Stories about Citizen Media from December, 2011
Typhoon Sendong victims, their families, and friends, in the Philippines are using social media to look for missing victims, coordinate and document relief efforts, and record images and accounts of the destruction.
The news, published in the international press and echoed by the country's media, filled nationalist Brazilians with with pride and optimism, and left those who analysed the numbers more closely concerned. Bloggers ponder the meaning of being the world's sixth largest country in terms of Gross Domestic Product, and occupying the 84th position in Human Development Index.
2011 has been another year in which bloggers and activists from a number of Portuguese-speaking countries have come together to report, translate and promote blogs and citizen media from all over the world. This article selects the highlights in the coverage of Lusophone countries on Global Voices over the last year.
In a post published on december, 27th, The National Union of Somali Journalists (NUSOJ) declares that: “In 2011, 4 journalists were murdered in Mogadishu alone, making it the only place where the utmost repulsive crimes against journalists were committed. A further 7 journalists were wounded, 5 in Mogadishu, while the remaining...
The year 2011 is coming to an end, and with all the events took place in Egypt, it is important to list the most important or controversial blog posts of the year. Tarek Amr polls Twitter users to decide this year's top blog posts.
On Monday the 26th of December 2011, Anuj Bidve, a 23yr old Indian student from Pune, was shot dead at point blank range in Salford, Greater Manchester, UK. Netizens react to this incident, which has now been labelled as a 'hate crime'.
Swedish blogger based in Ghana discusses her blogging year 2011: The year started out on a strong note. In January, I learned about Free and Open Source Software for Academics and analysed the Ghanaian “happiness culture“.
After 20 years of struggle against the construction of a real-estate project on a delicate and unique ecosystem called the Concon Dunes, neighbors and netizens have united their voices to continue the protest on the day the development company started closing in on this nature sanctuary.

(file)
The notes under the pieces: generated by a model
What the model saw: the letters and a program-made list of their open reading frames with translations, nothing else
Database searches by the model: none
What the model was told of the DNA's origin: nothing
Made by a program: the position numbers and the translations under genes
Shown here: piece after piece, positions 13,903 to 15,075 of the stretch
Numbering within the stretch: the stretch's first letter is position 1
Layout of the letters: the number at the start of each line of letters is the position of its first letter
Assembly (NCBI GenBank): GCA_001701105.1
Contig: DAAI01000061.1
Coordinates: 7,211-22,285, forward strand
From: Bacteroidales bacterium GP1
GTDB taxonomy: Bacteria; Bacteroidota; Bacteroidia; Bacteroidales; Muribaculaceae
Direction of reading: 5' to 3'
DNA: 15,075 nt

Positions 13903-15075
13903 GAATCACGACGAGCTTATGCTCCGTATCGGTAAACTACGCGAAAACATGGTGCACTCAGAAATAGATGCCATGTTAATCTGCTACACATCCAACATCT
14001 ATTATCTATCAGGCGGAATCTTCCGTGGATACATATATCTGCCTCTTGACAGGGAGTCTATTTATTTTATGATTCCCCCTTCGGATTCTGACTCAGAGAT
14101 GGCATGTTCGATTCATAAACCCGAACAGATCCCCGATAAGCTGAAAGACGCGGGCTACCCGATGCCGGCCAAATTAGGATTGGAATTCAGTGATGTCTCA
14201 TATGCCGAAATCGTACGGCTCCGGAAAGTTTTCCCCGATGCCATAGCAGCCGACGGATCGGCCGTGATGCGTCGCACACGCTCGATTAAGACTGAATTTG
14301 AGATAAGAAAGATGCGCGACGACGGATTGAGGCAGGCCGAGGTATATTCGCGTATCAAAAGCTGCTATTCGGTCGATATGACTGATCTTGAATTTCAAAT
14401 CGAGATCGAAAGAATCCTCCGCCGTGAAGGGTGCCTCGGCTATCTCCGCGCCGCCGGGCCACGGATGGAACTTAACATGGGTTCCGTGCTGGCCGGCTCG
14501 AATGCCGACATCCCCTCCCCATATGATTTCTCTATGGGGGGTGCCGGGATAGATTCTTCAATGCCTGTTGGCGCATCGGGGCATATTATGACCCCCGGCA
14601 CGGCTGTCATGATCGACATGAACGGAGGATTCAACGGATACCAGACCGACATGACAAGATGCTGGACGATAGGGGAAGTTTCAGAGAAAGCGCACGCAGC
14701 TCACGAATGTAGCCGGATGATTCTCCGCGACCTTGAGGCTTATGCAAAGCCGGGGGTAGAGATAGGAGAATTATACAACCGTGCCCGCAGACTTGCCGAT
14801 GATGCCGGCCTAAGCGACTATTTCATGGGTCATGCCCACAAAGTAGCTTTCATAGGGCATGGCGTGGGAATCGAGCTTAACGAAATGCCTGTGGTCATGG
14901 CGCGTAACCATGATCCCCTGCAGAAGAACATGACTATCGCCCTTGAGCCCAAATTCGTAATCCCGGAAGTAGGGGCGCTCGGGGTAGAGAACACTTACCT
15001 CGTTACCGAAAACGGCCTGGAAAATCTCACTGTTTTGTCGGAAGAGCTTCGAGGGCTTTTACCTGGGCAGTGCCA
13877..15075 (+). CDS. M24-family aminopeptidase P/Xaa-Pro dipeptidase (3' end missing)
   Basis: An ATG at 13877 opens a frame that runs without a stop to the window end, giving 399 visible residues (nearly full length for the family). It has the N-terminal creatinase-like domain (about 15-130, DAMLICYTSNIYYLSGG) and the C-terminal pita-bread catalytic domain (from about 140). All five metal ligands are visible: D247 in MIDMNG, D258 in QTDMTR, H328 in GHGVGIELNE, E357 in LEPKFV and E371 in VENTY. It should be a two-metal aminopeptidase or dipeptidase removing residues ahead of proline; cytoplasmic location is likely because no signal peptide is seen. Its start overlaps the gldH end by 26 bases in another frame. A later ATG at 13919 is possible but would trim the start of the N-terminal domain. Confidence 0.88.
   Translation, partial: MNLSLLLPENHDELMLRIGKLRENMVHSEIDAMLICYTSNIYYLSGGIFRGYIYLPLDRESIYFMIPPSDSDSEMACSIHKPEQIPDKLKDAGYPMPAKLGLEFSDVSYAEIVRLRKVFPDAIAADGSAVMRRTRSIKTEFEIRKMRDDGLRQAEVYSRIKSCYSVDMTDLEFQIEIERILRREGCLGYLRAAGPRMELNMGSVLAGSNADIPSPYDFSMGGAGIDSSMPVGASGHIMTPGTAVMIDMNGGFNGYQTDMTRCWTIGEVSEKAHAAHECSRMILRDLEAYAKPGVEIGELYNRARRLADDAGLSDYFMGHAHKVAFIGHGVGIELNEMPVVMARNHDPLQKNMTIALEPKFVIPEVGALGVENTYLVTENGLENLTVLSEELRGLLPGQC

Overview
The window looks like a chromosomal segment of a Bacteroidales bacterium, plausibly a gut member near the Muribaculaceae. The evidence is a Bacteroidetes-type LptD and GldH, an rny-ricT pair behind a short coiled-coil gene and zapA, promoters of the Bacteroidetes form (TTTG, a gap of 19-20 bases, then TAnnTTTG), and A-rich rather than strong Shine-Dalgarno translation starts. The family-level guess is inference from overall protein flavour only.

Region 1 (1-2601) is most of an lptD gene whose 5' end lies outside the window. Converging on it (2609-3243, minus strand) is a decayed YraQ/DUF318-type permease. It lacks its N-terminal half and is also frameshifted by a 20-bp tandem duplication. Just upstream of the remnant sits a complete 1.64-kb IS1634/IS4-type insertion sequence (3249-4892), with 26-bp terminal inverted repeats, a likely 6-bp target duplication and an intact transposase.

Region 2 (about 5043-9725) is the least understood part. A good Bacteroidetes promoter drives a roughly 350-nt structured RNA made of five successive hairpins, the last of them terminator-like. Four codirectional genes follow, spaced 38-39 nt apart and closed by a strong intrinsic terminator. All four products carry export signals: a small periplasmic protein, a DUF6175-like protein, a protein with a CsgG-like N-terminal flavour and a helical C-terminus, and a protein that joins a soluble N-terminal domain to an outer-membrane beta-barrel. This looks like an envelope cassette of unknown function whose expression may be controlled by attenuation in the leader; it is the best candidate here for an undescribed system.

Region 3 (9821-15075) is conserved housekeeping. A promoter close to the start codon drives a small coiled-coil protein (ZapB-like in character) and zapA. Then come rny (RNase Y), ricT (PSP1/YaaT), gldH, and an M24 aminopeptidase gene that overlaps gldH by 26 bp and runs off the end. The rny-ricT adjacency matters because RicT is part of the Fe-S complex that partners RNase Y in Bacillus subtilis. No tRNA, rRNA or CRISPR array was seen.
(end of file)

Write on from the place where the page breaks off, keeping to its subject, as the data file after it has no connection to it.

A recent buzz among tweeps following Yemen news has been the issue of Honorary President Ali Abdullah Saleh's plans to travel to the US. Netizens warn against granting a visit visa to Saleh in this round up of reactions from Twitter.
For days, a wildfire has been consuming thousands of hectares in national park Torres del Paine in Chile's Patagonia. Netizens are sharing reports and reacting to the news through #salvemostorresdelpaine [es] (let's save Torres del Paine) and ‘Torres del Paine’ [es] on Twitter.
Technology blogger Mariano Amartino [es] reacts to the post “The Golden Age of Tech Blogging is Over” by Jeremiah Owyang. He points out the irony that posts about “the death of blogs” are written in blogs, and asks: who defines what is or isn't ‘a blog'?
International organizations are taking notice of Russia's AIDS epidemic and the hurdles the country faces in combating it. Recent international attention has been directed toward Russia's healthcare system, the stigma attached to those infected, and Russia's drug policies. Donna Welles reports.
Kim Geun-tae, a leading South Korean democracy activist, died December 30, 2011 at the age of 64 from a brain disease. More than three thousand net users have already paid their deep condolences in Daum Agora page [ko], the nation's most famous public forum. Kim was repeatedly tortured and jailed under authoritarian regimes.
Shashi Shekhar at Offstumped looks back on the year 2011 and finds that it has been anything but predictable.
After the death of Cesária Évora, symbol of Cape Verdean music, on December 17, there was an abundance of tributes and declarations by her faithful audience from almost every corner of the globe. With the singer and Cape Verde in the spotlight, the blogosphere discussed who might take her place as musical spokeswoman for the country.
The Macedonian Twitter community is using the hashtag #Ж (uppercase of the Cyrillic letter romanized as Zh or Ž) as the shortcut symbol referring to the Macedonian PM. Filip Stojanovski explains why.
Novica Nakov warned [mk] that the state discriminates against users of operating systems like GNU/Linux or Mac OS X, purporting vendor lock-in by forcing medical doctors to use the latest version of Windows as the only platform for the obligatory e-health card software [mk] by the Fund for Health Insurance...
Two recent initiatives by civic-minded journalists added value to the e-content in local languages from Macedonia and nearby countries: Diversity Media is offering news analysis through text and audio podcasts in Macedonian and Albanian, and Balkon3.com is enabling “peeking over the neighbors’ fence” in Macedonian, Turkish, Greek, and English. The...
Armenian and Greek priests have once again clashed, but this time at the Church of Nativity in Bethlehem, much to the astonishment and amusement of social media users worldwide.
The blog El Microwave writes about the initiative #Twitsaneo [es], convened originally by El Taburete [es] and organized by a group of avid Cuban twitter users. #Twitsaneo was the name given to the event last December 26 when a group of people got together to clean sections of the coast...
Mayoral by-elections in the city of Quelimane, which opposition candidate Manuel de Araújo won, were enthusiastically debated in social networks. Interest in the electoral process went far beyond the provincial city and its repercussions were felt in the capital, Maputo. We document this unexpected end to 2011, an important political moment in Mozambique.